15% of users modify their initial search term. This suggests that Google tends to serve up highly-relevant results. Or that Google users are adept at choosing the right keyword on their first attempt.

Only 17% of users bounced back to the search results after clicking on a result. Only 5% of users bounce more than once for the same query.

The majority (59%) of Google users visit a single page during their search session. Only 6% need to visit four or more pages in order to get an answer to their query.

65% of searchers click on a traditional “10 blue link” search result during their search session.

Although this varied widely depending on the query, 19% of searchers click on a Google Ad during their search.

Malvertising campaigns come back in full swing


Malvertising campaigns leading to exploit kits are nowhere near as common these days. Indeed, a number of threat actors have moved on to other delivery methods instead of relying on drive-by downloads.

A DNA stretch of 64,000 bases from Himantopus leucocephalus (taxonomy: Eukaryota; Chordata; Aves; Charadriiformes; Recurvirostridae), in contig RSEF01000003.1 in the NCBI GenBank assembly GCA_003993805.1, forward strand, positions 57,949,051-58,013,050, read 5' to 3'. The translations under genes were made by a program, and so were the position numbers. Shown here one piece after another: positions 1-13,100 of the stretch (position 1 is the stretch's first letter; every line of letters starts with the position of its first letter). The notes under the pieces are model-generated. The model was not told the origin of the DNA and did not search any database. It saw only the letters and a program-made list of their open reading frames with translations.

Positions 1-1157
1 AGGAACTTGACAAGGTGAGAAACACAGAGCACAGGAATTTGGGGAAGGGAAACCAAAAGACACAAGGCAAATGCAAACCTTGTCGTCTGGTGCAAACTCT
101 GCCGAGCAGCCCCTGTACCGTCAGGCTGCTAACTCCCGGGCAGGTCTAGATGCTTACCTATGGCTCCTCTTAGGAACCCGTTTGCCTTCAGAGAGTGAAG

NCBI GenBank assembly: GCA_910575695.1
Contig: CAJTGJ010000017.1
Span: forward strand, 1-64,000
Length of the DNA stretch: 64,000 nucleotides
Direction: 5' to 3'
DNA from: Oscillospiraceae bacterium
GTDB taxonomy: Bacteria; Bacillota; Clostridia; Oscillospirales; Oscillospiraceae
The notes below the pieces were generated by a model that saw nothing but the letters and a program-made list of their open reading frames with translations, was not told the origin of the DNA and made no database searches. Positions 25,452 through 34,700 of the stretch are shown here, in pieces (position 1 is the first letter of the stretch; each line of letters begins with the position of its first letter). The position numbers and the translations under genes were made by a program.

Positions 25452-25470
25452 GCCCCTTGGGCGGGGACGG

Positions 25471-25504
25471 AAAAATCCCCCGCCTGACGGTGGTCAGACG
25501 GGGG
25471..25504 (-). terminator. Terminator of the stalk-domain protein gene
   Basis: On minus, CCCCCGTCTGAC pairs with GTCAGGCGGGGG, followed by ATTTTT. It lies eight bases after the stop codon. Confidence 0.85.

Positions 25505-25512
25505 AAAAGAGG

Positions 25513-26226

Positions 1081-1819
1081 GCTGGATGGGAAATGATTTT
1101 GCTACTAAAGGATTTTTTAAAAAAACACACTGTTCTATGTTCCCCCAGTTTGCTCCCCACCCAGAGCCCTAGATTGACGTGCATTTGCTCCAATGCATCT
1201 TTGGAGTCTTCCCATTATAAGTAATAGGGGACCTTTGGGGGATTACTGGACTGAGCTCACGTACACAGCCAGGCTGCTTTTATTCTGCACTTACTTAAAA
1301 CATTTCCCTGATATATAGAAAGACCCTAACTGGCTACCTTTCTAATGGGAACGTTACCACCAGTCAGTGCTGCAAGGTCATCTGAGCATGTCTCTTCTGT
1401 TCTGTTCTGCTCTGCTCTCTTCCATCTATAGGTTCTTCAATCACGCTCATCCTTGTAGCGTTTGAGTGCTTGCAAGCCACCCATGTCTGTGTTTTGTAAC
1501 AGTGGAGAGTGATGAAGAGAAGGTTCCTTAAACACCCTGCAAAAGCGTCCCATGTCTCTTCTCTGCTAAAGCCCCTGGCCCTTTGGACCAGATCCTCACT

However, occasionally there are spikes in activity that are noticeable enough that they highlight a successful run. In late August, there was a Fallout exploit kit campaign distributing the Raccoon Stealer via high-traffic adult sites. 

Then there was possibly the largest campaign to date on top site xhamster[.]com from a malvertiser that was tracked for over a year. This threat actor has managed to abuse practically all adult ad networks but this may be the first time they hit a top publisher.

Google might update its search algorithm soon


Google rank checking tools are showing spikes in fluctuations in the Google search rankings. The weird part, the chatter in the SEO community and individual people complaining about ranking changes has really not spiked with the tools.